Day 29 in lockdown and I sensed this might happen, that the announcement of the easing of levels might be interpreted by some as permission to return to normal. It was mostly the same as usual at the supermarket today. I hadn’t shopped for nine days. The challenge of planning ahead and then eking out my provisions has provided a welcome diversion. I feel almost like a pioneer woman in that respect, although I can’t make bread in a pan on my one-plate induction cooker. The settings, of which there are many, are all very hot, apart from the milk boiler. Food cooks rapidly and burns rapidly too.
The change at the supermarket was the appearance of more staff at the checkout. Previously I’d felt stressed by the scramble to throw products into the trolley and scoot off quickly, so the next shopper can start their process but today a good person packed my groceries. It felt like a gift and I thanked him.
Day 28 of lockdown. Tomorrow we begin a fifth week in level four but already the announcements about level three, due to take effect next week, are having an impact. I felt it today on my afternoon walk, a subtle easing, a breathing out. We’re going to be okay. People were out on the streets in the gorgeous blue light — mothers, fathers, children on bikes, a teenager zipping at a pace down the road on his electric scooter, another lying on his stomach on a trampoline enclosed in a net with his ghetto blaster beside him playing, not too loud. Young and old were enjoying the warm sunshine on a bright day in April and saying hello. This is something positive to come out of the time of coronavirus, the rise of the new friendliness. I hope, when this is all over, that our revised etiquette on the streets will remain in place. For me, getting acquainted with a new suburb it has made a difference to how I feel. The weather as well has played its part. In the main this has been a golden autumn and Devonport throughout has put on a show, rolling out her best.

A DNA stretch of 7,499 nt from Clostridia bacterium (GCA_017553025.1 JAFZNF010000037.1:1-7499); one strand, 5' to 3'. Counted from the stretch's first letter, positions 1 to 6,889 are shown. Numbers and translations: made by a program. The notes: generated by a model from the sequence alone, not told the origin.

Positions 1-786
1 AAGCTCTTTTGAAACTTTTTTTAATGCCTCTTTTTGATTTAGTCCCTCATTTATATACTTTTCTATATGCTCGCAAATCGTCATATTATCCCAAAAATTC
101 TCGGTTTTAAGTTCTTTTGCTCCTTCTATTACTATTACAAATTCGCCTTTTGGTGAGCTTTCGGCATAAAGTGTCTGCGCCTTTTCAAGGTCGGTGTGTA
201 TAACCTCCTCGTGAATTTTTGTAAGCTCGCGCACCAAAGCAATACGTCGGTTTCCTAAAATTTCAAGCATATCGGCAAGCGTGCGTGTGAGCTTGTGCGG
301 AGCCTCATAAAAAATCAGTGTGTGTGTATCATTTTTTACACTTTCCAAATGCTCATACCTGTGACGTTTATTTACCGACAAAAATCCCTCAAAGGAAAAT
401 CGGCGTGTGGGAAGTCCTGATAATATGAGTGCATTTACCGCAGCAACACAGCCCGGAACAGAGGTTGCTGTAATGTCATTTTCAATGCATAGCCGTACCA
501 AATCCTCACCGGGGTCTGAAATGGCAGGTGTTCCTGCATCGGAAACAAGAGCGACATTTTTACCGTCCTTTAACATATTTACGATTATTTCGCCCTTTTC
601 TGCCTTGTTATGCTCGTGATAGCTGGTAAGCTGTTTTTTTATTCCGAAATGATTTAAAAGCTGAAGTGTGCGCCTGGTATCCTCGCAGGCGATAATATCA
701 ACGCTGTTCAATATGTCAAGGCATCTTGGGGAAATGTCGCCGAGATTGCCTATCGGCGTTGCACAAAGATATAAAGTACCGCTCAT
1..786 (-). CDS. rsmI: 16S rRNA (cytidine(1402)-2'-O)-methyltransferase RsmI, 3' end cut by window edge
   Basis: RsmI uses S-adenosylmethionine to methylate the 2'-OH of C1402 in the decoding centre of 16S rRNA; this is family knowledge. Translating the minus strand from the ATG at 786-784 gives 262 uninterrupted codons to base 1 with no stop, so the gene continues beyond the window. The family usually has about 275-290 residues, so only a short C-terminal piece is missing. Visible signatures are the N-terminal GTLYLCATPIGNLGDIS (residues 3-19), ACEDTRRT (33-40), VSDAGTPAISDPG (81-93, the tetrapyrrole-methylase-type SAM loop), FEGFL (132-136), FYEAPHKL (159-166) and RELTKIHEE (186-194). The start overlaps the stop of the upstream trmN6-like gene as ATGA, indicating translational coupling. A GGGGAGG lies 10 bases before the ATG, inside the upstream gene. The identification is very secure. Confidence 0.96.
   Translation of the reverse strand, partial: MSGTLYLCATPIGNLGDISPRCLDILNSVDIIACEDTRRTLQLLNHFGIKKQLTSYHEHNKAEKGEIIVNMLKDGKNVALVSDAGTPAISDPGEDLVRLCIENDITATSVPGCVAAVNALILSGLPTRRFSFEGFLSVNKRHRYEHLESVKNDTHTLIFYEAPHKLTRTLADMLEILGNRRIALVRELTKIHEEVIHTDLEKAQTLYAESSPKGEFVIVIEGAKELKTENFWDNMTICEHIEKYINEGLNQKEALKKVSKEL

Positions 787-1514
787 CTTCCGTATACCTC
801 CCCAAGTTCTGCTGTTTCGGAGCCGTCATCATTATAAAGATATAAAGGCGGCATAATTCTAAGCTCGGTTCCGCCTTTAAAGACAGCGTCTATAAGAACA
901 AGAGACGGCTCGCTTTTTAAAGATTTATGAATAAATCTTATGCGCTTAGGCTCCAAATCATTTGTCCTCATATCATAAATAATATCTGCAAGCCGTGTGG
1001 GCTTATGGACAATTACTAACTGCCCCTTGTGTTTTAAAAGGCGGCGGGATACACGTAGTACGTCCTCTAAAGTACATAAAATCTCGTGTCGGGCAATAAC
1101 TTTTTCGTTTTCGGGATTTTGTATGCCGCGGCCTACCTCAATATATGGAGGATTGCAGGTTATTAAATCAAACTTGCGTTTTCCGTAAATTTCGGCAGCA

Day 27 of life in lockdown and a difficult, dull, sober kind of day with a sky that was overcast and weather so damp, I could feel the weight of water in the atmosphere. For most of the day I stayed inside bent over my computer using work as a distraction from dark thoughts. It wasn’t melancholia. It was more a listless, hopeless feeling, like the feeling that emanates from the gorgeous young woman standing, alone at the counter, in the crowded bar ‘Un Bar aux Folies Bergère’ (1882) by Edouard Manet. She’s pensive. Distracted. I see a faraway look in her eye. The locket, that stands out on her pale chest, tells us there is, or was someone special in her life. You want to ask, ‘a penny for your thoughts?’ And can’t. That’s how I felt today.